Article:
Legendary tough-guy actor Chuck Norris has done a number of endorsements and appeared in commercials.
He became a spokesman for the gun maker Glock when the company said it was looking for a spokesman to fit its “commitment to perfection, relentless innovation and disciplined precision.”
Toyota, in an ad, played on his reputation as a man so tough he can’t appear on Mt. Rushmore “because the granite there isn’t tough enough for his beard.”
Now, the WND columnist and author of “Black Belt Patriotism” has become a spokesman for the precious-metals investment company Goldco, explaining in a column that Joe Biden’s economic policies could lead to a spike in gold prices.
The company plans to produce a monthly “Special Report” from the “Walker, Texas Ranger” actor about precious metal news and investment strategies.
Read Chuck Norris’ new column: Will President Biden’s mistakes drive up gold prices in 2021?
Norris writes that gold and other precious metals have bailed him out more than once.
“When my wife, Gena, and I decided that I would become a spokesperson for GOLDCO, it wasn’t a hard decision at all. We’ve been a big fan of gold and other precious metals for over 40 years. Gold has always been a part of our financial portfolio. Our gold’s return has also helped us make future investments and even bailed us out of tough economic times.”
When he first invested in gold decades ago, the metal was $97 a ounce, and he buried coins in his back yard.
“I used to tell my mom back then that one day I was going to dig up some buried treasure and give it to her for all the sacrifices she made early on in my life. She was surprised when I did just that!”
He said that when he was out of the Air Force, building a record as a many-time martial arts champion, he bought gold. He cashed out to reinvest in more, buy property in his now home state of Texas and build a headquarters for his CFORCE Water bottling company.
He also helped support his nonprofit Kickstart Kids when donations were scarce because of the economic recession in the 2000s.
He recommends that metals be included in any portfolio diversification.
“If gold is too costly at the moment for your investment portfolio, then by all means start with silver, which recently spiked to an eight-year high,” he writes.
Norris’ Glock campaign noted his certainly was familiar with firearms, citing “Chuck Norris Facts”:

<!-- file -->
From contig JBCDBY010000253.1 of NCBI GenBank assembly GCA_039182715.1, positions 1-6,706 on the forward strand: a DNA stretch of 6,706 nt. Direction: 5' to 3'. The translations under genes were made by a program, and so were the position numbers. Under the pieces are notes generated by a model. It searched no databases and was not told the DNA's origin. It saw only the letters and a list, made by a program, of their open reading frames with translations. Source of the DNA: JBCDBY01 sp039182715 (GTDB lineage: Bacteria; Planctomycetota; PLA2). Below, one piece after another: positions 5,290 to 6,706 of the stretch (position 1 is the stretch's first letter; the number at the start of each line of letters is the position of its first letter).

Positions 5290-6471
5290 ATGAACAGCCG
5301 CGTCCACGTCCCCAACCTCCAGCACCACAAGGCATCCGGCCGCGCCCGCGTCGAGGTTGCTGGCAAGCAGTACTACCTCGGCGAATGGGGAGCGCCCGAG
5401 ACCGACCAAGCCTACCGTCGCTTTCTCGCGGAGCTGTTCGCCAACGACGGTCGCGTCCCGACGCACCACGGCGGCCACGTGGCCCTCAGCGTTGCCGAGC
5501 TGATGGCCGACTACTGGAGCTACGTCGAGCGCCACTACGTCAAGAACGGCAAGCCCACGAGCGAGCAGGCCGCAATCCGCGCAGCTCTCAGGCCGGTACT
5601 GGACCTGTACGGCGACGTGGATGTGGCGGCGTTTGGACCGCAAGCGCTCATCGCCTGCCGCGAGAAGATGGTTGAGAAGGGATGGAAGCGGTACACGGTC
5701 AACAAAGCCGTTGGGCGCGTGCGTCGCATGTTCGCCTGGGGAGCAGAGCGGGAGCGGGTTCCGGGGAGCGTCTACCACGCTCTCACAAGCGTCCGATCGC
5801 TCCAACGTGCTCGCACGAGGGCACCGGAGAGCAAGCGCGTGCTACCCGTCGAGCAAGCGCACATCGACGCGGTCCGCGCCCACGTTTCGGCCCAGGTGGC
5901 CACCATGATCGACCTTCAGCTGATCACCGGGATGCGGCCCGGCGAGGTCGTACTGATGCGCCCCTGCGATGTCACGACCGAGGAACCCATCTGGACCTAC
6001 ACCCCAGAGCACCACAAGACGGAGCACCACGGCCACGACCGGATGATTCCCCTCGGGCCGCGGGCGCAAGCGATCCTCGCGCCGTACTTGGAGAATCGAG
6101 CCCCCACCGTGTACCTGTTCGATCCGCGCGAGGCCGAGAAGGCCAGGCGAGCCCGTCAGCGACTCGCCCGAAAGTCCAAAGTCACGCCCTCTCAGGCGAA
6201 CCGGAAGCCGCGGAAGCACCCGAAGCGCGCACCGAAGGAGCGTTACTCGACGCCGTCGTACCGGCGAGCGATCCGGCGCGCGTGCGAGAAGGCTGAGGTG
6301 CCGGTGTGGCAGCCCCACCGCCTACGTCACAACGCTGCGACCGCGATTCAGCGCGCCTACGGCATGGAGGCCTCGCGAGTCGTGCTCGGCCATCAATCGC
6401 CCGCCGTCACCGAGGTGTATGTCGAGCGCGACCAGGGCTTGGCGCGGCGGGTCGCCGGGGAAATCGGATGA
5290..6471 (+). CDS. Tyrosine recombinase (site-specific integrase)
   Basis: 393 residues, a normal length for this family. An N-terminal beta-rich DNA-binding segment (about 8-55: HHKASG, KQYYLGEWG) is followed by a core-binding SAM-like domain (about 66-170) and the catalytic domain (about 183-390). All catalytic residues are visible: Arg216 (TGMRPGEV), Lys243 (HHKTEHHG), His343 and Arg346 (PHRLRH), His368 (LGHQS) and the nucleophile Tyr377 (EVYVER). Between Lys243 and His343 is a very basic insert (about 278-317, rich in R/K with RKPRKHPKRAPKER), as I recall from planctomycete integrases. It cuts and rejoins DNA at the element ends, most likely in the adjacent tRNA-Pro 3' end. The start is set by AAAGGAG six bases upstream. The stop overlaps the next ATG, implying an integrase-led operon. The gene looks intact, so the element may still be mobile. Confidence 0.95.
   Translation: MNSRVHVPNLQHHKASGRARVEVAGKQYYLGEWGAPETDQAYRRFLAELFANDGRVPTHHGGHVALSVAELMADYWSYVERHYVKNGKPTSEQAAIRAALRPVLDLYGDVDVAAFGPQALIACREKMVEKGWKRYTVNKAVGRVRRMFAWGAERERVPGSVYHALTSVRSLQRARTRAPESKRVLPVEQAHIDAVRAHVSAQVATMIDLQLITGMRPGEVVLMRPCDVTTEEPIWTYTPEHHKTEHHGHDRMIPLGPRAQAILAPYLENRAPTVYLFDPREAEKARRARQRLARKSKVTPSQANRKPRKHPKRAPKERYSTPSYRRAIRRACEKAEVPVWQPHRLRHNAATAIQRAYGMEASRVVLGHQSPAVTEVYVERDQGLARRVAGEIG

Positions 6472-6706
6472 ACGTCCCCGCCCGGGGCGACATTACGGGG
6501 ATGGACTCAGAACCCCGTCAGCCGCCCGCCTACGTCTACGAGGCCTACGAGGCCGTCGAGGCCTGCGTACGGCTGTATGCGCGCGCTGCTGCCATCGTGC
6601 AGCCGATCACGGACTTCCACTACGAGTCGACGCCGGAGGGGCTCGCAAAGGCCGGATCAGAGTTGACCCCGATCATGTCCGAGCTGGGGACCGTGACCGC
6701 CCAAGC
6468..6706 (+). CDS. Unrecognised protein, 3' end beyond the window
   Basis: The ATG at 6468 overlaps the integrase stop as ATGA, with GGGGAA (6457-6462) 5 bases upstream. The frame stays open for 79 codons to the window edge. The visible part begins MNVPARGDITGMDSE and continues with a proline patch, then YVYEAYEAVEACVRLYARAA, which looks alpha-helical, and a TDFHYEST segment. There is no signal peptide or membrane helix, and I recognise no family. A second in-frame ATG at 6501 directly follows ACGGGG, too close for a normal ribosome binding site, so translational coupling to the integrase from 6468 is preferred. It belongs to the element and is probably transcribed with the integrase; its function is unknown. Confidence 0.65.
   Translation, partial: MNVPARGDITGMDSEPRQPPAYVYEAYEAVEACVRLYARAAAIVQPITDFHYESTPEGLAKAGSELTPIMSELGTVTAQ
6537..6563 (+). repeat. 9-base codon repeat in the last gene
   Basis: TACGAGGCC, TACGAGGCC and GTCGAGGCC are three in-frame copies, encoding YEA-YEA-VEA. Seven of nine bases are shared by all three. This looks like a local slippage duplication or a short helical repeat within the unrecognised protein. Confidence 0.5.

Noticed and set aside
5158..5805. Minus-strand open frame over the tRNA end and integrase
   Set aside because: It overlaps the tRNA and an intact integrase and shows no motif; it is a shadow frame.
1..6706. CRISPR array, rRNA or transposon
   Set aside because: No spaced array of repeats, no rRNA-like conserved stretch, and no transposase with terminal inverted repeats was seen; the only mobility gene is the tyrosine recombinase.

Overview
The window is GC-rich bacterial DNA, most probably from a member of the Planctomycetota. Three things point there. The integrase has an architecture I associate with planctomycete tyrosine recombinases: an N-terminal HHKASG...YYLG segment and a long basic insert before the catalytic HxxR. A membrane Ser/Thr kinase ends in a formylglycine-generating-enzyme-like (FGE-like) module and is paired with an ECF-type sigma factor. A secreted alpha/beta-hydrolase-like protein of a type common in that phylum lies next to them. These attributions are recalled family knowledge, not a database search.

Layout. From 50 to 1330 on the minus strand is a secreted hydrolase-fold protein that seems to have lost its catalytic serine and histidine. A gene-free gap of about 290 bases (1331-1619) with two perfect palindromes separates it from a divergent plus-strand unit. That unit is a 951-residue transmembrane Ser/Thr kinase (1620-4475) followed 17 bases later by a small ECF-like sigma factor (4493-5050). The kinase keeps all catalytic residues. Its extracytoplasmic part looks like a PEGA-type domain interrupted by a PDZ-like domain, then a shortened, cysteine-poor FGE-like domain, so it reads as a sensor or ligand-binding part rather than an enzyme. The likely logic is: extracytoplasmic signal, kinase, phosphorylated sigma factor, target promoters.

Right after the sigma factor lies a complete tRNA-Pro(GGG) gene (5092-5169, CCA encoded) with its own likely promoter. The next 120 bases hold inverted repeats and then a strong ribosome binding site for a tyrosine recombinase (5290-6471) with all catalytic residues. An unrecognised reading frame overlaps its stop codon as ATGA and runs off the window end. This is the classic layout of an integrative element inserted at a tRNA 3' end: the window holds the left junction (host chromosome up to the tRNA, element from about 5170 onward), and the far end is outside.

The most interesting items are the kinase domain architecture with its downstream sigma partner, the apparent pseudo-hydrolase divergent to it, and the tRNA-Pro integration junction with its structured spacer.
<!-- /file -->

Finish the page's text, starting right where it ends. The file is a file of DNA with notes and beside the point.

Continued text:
- “When Chuck Norris donates blood, he avoids the syringe, just asking for a gun and a bucket.”
- A Chuck Norris warm-up is “faster than a speeding bullet”
- Norris “doesn’t dodge bullets, they dodge him.”
- And Norris “only invented guns because he wanted to make it a fair fight. For others.”
In real life, his image alone was deemed a threat by demonstrators in Montreal. They complained that police intimidated them by plastering on a police vehicle a poster of Norris toting two guns from the movie “Invasion U.S.A.”
Norris released a parody of an ad by action movie hero Jean-Claude Van Damme performing a split between two moving trucks.
Norris’ response was doing the splits between two flying jets
See the Van Damme ad, followed by Chuck Norris’ parody:
Norris has said some of his favorite internet “facts” include:
- “When the Boogeyman goes to sleep every night, he checks his closet for Chuck Norris.”
- “Chuck Norris doesn’t read books. He stares them down until he gets the information he wants.”
- “Outer space exists because it’s afraid to be on the same planet with Chuck Norris.”
When asked what he thought about the phenomenon, Norris said: “My answer is always the same: Some are funny. Some are pretty far out. And, thankfully, most are just promoting harmless fun.”
Norris also downplays the notion that he’s some sort of superhero.
“I’ve got a bulletin for you, folks. I am no superman. I realize that now, but I didn’t always. As six-time world karate champion and then a movie star, I put too much trust in who I was, what I could do and what I acquired. I forgot how much I needed others and especially God. Whether we are famous or not, we all need God. We also need other people.”
Norris has been writing a weekly column exclusively for WND since October 2006.
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This article was originally published by the WND News Center.